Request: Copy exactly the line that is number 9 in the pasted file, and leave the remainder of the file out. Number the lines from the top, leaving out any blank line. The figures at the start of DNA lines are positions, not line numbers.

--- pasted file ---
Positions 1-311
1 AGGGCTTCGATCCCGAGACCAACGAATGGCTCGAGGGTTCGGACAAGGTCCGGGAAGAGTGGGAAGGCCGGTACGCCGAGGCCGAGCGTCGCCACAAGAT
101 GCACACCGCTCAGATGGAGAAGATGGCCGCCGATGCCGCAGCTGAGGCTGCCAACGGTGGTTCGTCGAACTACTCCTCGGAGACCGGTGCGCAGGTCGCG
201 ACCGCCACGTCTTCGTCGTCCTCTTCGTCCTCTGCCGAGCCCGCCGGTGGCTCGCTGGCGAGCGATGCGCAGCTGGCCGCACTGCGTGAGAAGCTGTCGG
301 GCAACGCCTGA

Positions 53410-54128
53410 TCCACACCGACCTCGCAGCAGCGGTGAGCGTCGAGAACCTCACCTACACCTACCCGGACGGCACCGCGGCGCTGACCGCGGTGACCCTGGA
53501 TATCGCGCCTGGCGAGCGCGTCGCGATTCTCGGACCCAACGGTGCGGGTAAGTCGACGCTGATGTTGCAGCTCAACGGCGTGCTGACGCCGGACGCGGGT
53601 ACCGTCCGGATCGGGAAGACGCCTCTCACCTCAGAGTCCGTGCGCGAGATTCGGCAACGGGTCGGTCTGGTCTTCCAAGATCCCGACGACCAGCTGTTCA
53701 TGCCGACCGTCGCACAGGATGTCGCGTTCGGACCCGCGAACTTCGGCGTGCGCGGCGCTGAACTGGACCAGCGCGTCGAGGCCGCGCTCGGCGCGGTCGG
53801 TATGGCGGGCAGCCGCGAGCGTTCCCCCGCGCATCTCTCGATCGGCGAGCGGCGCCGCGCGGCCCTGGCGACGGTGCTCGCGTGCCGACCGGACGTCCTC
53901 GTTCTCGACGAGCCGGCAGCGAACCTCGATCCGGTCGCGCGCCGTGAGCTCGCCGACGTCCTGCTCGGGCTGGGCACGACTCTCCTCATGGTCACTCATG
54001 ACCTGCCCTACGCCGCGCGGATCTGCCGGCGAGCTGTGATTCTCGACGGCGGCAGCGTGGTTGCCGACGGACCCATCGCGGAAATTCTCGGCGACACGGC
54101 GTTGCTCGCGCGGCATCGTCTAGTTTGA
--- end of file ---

53601 ACCGTCCGGATCGGGAAGACGCCTCTCACCTCAGAGTCCGTGCGCGAGATTCGGCAACGGGTCGGTCTGGTCTTCCAAGATCCCGACGACCAGCTGTTCA